Someone already mentioned mainframes. Something similar is often done with calculators. Rather than design a new chip for each model, they design a single chip with all of the features. In mid-range and low-end models, it is crippled by the design of the keyboard and/or jumpers. It is often cheaper to dumb down a single hardware design than to produce unique designs for each segment of the market.
  • by WaZiX (766733) on Tuesday January 15, 2008 @05:55AM (#22048166)
    1) Sell your super high power 20 cores CPU uncrippled.
    2) Make a platform where researchers can rent CPU power.
    3) Allow your customers to rent their unused CPU power/cores.
    4) Charge double what you give to your customers to the researchers.
    5) Profit! (From both the sale and the rental afterwards).

    And there is no ?...
  • Re:Why? (Score:1, Interesting)

    by Anonymous Coward on Tuesday January 15, 2008 @06:02AM (#22048208)
    Ahh, but if he sells the same unit for $400 with only 2 cores enabled, he can then come back and charge $100 per core to re-enable them, making it a net $700 for 5 cores working.

    This is very common in the mainframe world: most mainframes shipped historically were shipped with all the CPUs and expansion boards already populated, just not turned on. This allowed the manufacturer to "upgrade" the system while it's still running. No need for hot-swap hardware.
  • by Cyno01 (573917) <Cyno01@hotmail.com> on Tuesday January 15, 2008 @07:34AM (#22048540) Homepage
    Sort of, as many other people have said, about overclocking and such, its not necesarily a scam, it makes things more cost effective for the company and can benefit the consumer who would take the effort to overclock. Lets say Intel (or AMD, doesnt matter, they both do it) does a run of chips. The specs call for the chip to run at, for simplicities sake, 2Ghz, with stock AMD cooling. But no manufacturing process is perfect, and lets say 25% of the chips arent good enough to run at 2ghz without frying. They then clock these chips to 1.5Ghz and sell them as such. This allows them to do a smaller run of specced 1.5Ghz chips and save themselves money. Its not really a scam, theyve been doing this forever, and arent the only industry to do it either. In this case, the consumer can benifit. Someone can buy a 1.5Ghz chip (although they might have to exchange it till they get one of the ones from the 2Ghz production run), and most of the time it'll run fine at the 2Ghz speed with improved cooling.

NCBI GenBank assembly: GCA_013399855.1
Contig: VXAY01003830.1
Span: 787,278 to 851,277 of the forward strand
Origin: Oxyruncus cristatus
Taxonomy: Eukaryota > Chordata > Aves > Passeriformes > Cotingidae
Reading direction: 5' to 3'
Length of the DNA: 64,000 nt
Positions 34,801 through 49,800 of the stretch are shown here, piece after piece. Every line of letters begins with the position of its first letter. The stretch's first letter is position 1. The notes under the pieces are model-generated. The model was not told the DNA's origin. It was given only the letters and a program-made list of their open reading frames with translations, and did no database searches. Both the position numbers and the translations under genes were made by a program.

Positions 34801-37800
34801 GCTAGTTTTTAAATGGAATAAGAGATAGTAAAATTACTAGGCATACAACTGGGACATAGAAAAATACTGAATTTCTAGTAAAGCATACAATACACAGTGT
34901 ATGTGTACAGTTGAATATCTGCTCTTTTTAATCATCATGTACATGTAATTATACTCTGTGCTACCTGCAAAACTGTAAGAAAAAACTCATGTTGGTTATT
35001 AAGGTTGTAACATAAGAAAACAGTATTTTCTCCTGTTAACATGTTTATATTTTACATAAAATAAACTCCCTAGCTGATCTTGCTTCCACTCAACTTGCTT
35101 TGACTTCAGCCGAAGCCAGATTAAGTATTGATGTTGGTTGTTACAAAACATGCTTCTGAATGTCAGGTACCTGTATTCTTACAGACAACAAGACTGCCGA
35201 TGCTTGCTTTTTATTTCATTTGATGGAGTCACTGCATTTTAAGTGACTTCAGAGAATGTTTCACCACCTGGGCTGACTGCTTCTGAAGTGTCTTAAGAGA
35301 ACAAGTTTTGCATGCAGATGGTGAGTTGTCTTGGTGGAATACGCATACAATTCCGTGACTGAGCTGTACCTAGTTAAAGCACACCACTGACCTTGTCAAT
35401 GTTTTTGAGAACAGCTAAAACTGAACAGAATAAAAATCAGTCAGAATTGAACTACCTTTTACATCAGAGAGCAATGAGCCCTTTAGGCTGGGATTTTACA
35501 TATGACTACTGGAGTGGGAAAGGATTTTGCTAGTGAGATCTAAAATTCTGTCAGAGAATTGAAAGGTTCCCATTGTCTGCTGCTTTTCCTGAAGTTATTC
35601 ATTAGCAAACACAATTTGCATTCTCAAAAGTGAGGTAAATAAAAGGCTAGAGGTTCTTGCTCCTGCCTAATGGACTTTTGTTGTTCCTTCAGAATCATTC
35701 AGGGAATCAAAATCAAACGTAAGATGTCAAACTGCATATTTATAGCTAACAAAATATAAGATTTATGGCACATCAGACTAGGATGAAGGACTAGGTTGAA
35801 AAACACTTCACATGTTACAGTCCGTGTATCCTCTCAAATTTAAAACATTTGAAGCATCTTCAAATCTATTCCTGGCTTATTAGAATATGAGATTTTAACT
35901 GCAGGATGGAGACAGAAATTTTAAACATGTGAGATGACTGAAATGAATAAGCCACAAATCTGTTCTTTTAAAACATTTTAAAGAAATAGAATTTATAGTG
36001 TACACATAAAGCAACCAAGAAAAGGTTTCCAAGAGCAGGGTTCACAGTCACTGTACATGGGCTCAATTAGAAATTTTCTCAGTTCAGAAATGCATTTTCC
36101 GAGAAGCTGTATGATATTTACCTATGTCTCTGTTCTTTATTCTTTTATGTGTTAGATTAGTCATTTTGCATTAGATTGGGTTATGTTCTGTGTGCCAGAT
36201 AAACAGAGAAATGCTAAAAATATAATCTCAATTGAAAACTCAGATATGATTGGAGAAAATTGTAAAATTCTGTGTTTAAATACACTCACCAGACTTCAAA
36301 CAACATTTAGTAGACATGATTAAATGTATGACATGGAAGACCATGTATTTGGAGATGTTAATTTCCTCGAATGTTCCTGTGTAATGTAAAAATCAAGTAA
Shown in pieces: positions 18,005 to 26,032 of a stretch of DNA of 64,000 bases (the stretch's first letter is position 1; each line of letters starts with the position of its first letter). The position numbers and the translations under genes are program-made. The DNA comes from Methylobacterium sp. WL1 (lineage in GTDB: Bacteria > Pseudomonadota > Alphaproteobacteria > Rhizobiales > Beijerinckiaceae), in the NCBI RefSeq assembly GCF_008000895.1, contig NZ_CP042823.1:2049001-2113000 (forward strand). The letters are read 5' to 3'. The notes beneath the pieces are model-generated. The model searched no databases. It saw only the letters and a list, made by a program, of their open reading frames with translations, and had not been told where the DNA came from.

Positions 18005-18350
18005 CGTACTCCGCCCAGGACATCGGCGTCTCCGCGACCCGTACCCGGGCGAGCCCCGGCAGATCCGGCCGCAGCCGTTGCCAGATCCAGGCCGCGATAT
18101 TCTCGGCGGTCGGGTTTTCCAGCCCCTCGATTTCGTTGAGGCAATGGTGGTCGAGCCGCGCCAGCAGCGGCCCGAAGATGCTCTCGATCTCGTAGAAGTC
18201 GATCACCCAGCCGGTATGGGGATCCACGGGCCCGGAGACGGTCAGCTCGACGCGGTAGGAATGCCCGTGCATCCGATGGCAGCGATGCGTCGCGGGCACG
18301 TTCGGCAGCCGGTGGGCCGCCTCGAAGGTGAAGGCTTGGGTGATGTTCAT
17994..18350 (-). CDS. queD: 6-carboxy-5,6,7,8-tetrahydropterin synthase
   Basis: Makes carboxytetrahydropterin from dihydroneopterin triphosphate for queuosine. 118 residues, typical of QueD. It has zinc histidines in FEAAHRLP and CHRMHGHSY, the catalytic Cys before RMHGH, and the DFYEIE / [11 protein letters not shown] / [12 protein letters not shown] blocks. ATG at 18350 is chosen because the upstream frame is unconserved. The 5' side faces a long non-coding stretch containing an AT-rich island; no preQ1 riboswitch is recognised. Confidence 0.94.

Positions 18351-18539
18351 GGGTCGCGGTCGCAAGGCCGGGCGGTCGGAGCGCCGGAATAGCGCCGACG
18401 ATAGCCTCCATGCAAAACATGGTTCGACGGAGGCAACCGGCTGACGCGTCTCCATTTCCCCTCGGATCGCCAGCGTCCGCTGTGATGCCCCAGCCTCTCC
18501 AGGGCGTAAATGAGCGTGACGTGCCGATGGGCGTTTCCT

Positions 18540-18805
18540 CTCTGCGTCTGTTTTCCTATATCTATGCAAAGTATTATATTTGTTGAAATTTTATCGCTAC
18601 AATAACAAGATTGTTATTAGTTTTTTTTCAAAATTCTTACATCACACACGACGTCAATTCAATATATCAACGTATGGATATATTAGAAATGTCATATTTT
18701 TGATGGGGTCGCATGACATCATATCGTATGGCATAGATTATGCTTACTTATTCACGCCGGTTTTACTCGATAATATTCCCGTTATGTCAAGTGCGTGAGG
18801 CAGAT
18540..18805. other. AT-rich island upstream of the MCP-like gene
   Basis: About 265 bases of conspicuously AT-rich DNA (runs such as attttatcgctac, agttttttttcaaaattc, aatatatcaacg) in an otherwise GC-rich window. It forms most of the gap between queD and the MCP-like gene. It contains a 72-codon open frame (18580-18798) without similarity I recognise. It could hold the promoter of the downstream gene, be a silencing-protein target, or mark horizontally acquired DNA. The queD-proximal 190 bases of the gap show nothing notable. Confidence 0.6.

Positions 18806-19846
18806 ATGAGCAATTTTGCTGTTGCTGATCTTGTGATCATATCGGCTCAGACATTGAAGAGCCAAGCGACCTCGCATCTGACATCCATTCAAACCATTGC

• by Firethorn (177587) on Tuesday January 15, 2008 @09:51AM (#22049362) Homepage Journal
    On top of that, there may be some crippling of intact quad-cores if there is more demand for the cheap "tri-cores".

    It'd probably be more profitable to up the price of the tri-core a nitch*. A couple bucks would reduce the demand for the tri-core, as some people decide to settle for a dual core instead and some decide that the now smaller difference between a tri-core and a quad core makes it worth it to buy a quad core.

    IE:
    Quad: $100, Tri $75, Dual $50 - not enough triples to meet demand
    Quad $100, Tri $77, Dual $50 - Fewer people buy the tri because the quad and duals are 'good deals' in comparison.

    Whether more fall back to the dual or move up to the quad, I can't really say. Of course, that can be adjusted a bit by minor variations in price there. Just beware of competition there as well.

    *smaller than a notch. ;)